Montenegro eyes high-end tourist market
Looking beyond another summer for its record-breaking tourism industry, Montenegro plans to turn a chain of beaches into upscale resorts to shore up a post-independence economic bonanza.
Singled out for development are around half a dozen locations along the tiny Adriatic state’s cove-indented coastline, including several communist-era military facilities.
Central to the plans is Velika Plaza — a 13 kilometre-long beach of sweeping fine sands for which the government is seeking foreign investors who can transform it into a world-class leisure resort.
“The development of Velika Plaza and other locations on the Montenegrin coast … can completely change the economic future of our country,” the tourism ministry said.
“Investment of that scope and character can be a trigger for the economic boom that we are expecting,” it said in a statement to AFP.
Montenegro, a former Yugoslav republic with a population of around 650,000, split away from a loose union with Serbia two years ago after a historic independence referendum.
Unshackled from the troubles of its former partner, it has since become one of the Balkans’ most dynamic economies, posting gross domestic product growth of more than seven percent last year.
The growth has been fuelled by the tourism and property sectors, magnets that have helped attract more than one billion euros (1.6 billion dollars) of direct foreign investment in 2007, up 56 percent on year.
That and other key indicators like falling unemployment — now at 11.6 percent against 14.6 percent at the same stage last year — have surpassed government forecasts.
Montenegro’s picturesque coast helped it register 1.13 million tourist visits in 2007, up 19 percent from 2006 and well above a target of 900,000 at the time of independence, according to the ministry.
The interest of foreign companies in projects like Velika Plaza, which the ministry values at several billion euros (dollars), is showing no signs of waning despite tensions about neighbouring Kosovo.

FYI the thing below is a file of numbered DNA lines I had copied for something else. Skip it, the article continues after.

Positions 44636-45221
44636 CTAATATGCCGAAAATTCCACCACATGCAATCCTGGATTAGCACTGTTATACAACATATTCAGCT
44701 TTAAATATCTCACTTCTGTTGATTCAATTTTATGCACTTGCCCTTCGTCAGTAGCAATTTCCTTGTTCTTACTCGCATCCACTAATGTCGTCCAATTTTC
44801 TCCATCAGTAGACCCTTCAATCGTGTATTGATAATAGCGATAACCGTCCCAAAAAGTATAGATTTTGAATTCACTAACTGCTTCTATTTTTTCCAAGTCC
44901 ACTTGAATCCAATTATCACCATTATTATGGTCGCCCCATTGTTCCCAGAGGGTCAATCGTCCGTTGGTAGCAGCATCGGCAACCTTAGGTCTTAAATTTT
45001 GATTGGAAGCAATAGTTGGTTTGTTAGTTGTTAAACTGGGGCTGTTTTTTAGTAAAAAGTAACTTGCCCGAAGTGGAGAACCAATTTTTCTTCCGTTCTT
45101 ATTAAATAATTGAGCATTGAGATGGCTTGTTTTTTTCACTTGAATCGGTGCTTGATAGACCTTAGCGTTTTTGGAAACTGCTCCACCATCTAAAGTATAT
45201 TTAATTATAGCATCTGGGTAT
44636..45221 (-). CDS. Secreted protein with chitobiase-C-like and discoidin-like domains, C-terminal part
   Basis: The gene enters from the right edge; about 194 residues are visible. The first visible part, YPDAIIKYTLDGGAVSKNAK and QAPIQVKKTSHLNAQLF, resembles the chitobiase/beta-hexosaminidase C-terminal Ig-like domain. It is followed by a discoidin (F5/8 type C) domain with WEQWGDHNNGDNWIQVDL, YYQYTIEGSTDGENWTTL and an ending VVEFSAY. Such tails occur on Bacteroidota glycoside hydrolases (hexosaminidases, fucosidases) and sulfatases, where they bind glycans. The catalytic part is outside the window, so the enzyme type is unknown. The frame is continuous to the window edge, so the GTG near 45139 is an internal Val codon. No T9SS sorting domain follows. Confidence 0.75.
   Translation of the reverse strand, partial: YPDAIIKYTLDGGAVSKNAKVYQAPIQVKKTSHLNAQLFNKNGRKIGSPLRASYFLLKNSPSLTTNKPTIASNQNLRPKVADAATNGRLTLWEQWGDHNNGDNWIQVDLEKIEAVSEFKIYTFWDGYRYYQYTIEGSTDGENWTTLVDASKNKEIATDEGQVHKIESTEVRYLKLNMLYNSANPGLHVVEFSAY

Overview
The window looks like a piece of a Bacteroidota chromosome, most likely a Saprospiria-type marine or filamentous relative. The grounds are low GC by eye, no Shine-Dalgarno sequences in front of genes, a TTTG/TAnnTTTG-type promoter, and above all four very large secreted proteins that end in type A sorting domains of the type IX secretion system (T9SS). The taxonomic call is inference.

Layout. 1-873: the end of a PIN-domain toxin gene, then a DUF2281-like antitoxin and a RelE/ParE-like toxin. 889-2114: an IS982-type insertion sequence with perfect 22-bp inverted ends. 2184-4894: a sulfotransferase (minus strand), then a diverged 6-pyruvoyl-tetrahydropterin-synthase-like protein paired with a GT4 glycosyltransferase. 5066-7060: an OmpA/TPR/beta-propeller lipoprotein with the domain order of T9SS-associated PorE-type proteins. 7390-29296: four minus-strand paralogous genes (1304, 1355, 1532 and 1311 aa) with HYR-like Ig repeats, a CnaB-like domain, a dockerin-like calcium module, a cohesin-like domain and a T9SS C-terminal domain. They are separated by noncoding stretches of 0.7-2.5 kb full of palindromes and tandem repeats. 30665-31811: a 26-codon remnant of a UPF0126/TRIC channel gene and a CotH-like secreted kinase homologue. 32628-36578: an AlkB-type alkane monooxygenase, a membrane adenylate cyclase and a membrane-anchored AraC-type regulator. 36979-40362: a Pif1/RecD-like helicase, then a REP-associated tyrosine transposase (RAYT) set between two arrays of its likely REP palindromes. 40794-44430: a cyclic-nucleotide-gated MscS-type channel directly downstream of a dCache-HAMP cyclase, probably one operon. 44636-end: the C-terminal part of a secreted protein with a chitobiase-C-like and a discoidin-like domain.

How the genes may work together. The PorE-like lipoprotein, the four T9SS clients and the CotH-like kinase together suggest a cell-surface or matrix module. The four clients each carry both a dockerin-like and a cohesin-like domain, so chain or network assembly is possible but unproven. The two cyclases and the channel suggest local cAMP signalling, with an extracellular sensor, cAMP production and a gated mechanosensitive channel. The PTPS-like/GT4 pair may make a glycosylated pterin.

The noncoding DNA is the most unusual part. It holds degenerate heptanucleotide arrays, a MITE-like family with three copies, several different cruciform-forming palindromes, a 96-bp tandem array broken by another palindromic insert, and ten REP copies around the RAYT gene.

“The economy drastically jumped after (Montenegro’s) independence, the effects have been unbelievable,” said Vaso Radovic, Ulcinj municipality’s economy and development secretary.
Velika Plaza, he added, was of “enormous potential” to Ulcinj, which compared with other parts of the coast is an impoverished region where ethnic Albanians account for 80 percent of its 22,000 residents.
But Radovic raised concerns about the project, which has already come in for criticism due to worries about the environmental impact of rampant construction.
The federal government had “to complete the investment deal by mediating between investors and the local administration as soon as possible, because the area could be choked by illegal construction of buildings and roads,” he said.
In its invitation, Montenegro said it was seeking “experienced international investors with substantial financial resources … to assure the development of this special place in an economically and environmentally sustainable manner.”
But non-governmental organisations fear construction will get out of control as in Budva, the main Montenegrin coastal town notorious among locals for its noisy and tacky cafe-bars.
Velika Plaza and its surroundings are home to “rare species of wildlife and plants that are unfortunately threatened by extinction because of illegal works,” said Dzelal Hodzic of Green Step, an Ulcinj-based NGO.
Other vulnerable projects include the island of Ada Bojana, a beach at former navy base Valdanos, the coastal villages of Kumbor and Bigovo, and Mamula, an island with a World War II fort that once served as a prison.
But Montenegro’s Tourism Minister Predrag Nenezic moved recently to allay such fears.
“We insist on a high level of investment and high quality, above all with regard to protecting the environment,” Nenezic said.
“We have done a strategic study on the effects on the environment … fitting with European standards and a large number of green zones have been identified and will be protected,” assured the minister.